Dyed pasta and rice is an easy way to inject a little extra fun into arts and crafts projects. Macaroni necklaces and lots of other activities become way more exciting when the materials are a rainbow of different colors!
How to Dye Pasta or Rice for Toddler Craft Projects
- Uncooked pasta or rice (a pound of either works perfectly for the gallon-size bags)
- Food coloring
- Rubbing alcohol
- Gallon-size zip-top bags
- Paper towels
- Dinner plates
- Put three or four paper towels on a clean plate.
- Pour the pasta or rice into a zip-top bag. Don’t fill the bag up to the top, you’ll need some room to shake the materials together.
- Add one tablespoon or rubbing alcohol to the bag and 5-6 drops of food coloring.
- Seal the bag and shake everything together for about 30 seconds, or until all the pasta or rice is coated.
- Dump the bag out onto your prepared plate. Let it dry for 2-3 hours, or overnight. If the weather’s warm it can be put outside to dry faster.
- Have fun with your new and exciting crafty material!
I dyed the pasta and rice on my own, while my little ones were asleep. It’s a super-easy project that could easily involve little hands, but I have a confession: I have a sort of phobia of any sort of mess involving color. I understand that it sounds a little crazy-I’m no stranger to an array of doubting and incredulous looks when I tell people that I can hardly talk about, let alone look at, smeared paint, sloppy projects and most other color-related messes.
Being nauseated by certain types of messes is arguably one of my biggest struggles. I can’t explain why it gets to me, and it’s even harder to explain to people that it’s not the “neat-freak” in me that wants to keep my kids and personal spaces clean. It’s just something in me that physically can’t handle seeing that type of mess in person, on television, in photos or anywhere in my line of vision.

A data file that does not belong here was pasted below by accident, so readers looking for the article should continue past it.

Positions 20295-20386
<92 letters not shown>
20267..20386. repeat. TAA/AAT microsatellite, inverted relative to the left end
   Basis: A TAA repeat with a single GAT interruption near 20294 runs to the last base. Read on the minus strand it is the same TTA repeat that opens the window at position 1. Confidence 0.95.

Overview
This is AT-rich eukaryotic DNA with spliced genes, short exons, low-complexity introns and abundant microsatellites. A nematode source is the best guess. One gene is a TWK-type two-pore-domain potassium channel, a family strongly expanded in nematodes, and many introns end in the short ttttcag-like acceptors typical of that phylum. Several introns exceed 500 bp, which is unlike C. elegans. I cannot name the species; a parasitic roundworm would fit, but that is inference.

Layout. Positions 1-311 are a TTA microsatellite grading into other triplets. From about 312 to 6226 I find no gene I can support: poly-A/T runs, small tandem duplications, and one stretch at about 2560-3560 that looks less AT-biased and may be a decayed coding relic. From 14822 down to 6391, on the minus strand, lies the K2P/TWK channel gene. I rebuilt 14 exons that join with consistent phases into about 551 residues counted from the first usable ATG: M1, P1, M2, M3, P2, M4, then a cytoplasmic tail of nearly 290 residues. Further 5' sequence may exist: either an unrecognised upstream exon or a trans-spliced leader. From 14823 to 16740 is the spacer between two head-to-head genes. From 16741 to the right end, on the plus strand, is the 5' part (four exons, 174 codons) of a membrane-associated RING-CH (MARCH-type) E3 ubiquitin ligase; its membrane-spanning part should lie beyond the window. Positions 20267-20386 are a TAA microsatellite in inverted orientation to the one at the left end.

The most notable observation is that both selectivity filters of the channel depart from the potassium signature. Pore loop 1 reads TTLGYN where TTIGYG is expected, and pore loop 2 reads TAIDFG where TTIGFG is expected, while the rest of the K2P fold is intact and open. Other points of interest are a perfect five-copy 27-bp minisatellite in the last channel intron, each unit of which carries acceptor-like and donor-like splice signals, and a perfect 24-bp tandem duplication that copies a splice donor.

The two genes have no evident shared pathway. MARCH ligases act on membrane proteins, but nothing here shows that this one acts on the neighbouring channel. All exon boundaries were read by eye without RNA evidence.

It’s also a parenting challenge. I understand that creativity is a big part of early-childhood education, and the last thing I want to do is squash that facet of my little ones’ developing minds and personalities. I regularly do a variety of projects and crafts with Haiden and Piper, and they have a variety of art supplies at their disposal. But I can hardly write the words “finger paint” without feeling sick to my stomach. At this point in our lives, the messier materials are left for my kiddos to use with my husband or my super-creative sister.
But, I digress. In short, I think toddlers could easily shake up the bag and have a hand in the dying process. I just need to keep the mess to a minimum, so my kids will just enjoy the finished product.
Valentine’s Day is right around the corner, so I dyed my pasta and rice red for our first project, which I’ll share tomorrow. The whole pasta/rice-dying process was far cleaner than I expected it to be, which is a big victory for me! I’ll definitely be repeating the process in different colors for new projects going forward!
Now that you have dyed pasta and rice, learn how to make a sensory tub for little hands to learn and explore!
I’d also love to hear ideas on how to get over my hang-ups with paints and messes. If you have any suggestions, please leave a comment!